Both steps represent a point of no return from the previous state of your observed object.
Despite their similarities, one was built on the shoulders of the other. The theory of constraints is way more focused on action and delivery, while the lean cycle prioritizes learning.
Nonetheless, they are bound together by their iterative nature. Because of this, consider applying them together:
- Measure with constraints in mind
- Exploit the constraint through testing to learn more about it
- Subordinate all your efforts towards building based on learning
The TOC for product discovery
Now that you saw how to adapt the theory of constraints to a more modern, product approach, what about applying it raw? Is there a way to leverage this classic framework to gain contemporary advantage?
B2B, SaaS, and platform products have always been a pain point for product managers.
With low usage volumes and biased users that pressure for features rather than outcomes, applying best practices in those contexts can be challenging. However, the theory of constraints asks you to make three commitments:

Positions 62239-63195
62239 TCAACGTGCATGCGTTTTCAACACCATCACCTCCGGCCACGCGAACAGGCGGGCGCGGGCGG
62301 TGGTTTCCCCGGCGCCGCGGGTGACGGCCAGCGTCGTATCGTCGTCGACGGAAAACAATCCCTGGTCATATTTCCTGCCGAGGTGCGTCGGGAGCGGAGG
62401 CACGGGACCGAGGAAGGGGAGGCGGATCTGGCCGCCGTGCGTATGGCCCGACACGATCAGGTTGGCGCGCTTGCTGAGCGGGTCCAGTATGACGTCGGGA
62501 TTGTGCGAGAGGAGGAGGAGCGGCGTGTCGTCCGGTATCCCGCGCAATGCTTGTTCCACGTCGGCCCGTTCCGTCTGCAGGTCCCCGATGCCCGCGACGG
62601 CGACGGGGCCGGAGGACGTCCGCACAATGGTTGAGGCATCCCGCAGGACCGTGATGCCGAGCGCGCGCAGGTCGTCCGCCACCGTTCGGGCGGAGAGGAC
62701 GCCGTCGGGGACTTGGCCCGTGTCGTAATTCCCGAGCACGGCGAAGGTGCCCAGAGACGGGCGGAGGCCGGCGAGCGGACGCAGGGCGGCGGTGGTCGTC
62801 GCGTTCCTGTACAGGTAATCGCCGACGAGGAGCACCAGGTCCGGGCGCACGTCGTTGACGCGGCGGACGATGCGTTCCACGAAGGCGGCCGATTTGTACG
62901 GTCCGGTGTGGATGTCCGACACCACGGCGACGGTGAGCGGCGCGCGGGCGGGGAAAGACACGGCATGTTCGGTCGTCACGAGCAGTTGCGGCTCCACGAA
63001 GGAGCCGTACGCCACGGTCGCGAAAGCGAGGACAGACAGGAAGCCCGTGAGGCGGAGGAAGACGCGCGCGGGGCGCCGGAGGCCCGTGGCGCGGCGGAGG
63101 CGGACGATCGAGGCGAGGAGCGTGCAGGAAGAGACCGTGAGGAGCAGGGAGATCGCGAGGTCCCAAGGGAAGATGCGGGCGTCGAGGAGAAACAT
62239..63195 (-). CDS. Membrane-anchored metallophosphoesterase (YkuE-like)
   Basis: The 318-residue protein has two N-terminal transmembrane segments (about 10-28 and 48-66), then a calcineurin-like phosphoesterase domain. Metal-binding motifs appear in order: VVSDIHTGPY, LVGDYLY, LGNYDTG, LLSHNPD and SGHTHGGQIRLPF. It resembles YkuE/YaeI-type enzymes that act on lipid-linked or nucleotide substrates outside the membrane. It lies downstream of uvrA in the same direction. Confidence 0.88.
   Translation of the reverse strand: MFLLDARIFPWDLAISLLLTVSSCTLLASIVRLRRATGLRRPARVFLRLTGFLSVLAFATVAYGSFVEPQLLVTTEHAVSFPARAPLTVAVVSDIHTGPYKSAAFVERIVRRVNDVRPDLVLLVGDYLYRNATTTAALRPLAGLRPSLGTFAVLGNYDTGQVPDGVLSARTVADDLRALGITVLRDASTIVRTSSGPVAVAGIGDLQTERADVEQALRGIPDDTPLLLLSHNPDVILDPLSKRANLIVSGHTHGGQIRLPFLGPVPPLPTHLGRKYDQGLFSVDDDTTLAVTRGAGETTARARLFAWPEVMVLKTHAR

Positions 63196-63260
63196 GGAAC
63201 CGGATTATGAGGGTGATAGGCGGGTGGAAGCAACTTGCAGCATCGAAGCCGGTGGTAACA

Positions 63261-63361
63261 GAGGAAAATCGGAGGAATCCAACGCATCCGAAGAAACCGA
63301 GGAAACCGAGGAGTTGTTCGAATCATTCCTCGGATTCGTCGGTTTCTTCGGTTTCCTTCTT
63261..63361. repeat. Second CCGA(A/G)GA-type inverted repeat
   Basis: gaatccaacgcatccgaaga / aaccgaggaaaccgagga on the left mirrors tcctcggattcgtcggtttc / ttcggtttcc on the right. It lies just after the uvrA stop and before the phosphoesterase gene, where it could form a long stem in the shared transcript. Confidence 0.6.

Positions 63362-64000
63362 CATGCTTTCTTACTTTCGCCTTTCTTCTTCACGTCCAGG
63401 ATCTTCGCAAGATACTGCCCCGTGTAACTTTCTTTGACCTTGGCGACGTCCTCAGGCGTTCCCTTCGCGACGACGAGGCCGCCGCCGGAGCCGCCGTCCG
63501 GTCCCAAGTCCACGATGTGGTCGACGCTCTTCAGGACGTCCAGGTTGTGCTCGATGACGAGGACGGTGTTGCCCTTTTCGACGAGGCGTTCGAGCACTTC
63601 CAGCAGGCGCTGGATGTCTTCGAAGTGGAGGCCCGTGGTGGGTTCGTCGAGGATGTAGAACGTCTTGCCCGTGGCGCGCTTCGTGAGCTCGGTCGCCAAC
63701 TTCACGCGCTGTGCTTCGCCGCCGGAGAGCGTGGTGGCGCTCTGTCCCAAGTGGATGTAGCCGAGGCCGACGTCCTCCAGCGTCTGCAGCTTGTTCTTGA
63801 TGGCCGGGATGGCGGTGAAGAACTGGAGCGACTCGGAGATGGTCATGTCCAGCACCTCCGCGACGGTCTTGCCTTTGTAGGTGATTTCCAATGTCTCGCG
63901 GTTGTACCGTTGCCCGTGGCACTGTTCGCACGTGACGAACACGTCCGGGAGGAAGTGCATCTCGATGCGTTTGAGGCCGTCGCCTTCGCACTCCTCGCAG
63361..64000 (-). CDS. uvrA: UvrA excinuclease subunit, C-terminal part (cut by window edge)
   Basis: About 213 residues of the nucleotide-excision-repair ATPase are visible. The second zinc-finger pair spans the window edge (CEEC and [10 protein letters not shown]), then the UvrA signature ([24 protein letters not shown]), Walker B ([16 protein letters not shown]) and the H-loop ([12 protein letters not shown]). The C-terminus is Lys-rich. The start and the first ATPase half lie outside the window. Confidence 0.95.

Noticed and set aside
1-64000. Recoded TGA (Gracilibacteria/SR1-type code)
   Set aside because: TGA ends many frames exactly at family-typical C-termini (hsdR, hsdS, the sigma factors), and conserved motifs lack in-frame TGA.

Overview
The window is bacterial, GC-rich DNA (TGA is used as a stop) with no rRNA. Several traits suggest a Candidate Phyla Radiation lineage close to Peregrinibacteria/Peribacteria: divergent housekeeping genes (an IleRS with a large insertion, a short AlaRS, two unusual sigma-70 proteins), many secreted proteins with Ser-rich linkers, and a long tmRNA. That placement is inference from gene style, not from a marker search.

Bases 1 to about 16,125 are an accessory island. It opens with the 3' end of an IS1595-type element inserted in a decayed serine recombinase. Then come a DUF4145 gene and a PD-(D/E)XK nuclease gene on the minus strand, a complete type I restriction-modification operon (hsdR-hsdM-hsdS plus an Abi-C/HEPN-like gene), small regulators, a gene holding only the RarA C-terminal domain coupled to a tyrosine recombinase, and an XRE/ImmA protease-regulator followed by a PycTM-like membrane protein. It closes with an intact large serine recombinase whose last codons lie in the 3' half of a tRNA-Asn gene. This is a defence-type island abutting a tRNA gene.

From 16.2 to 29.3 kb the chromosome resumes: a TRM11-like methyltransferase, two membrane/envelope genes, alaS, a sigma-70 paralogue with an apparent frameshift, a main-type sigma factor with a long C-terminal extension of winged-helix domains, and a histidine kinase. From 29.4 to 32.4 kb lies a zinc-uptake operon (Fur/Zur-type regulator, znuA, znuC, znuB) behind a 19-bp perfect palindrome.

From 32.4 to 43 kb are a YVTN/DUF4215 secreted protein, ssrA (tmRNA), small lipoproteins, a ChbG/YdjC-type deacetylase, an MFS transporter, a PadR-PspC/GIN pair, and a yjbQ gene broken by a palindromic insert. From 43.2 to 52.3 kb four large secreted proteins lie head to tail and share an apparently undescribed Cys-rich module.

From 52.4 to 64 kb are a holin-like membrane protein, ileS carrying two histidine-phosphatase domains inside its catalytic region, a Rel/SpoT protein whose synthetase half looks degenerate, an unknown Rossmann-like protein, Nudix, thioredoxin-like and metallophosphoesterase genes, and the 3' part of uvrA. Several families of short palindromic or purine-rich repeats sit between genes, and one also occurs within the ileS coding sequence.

Look for the customer’s constraints
Engage with your customers and users. Initiate a dialogue and invest in understanding their experiences, their current solutions, and their pain points. These are the constraints your customers are dealing with.
Use open-ended questions, surveys, interviews, or observations to gather this data. The better you understand your customer’s and users’ constraints, the better positioned you’ll be to address them.
Match your value proposition
Once the constraints are identified, the next step is to exploit them. Design your value proposition around the identified pain points to make your offer pop from the competition: enhance features, improve usability, offer better customer service.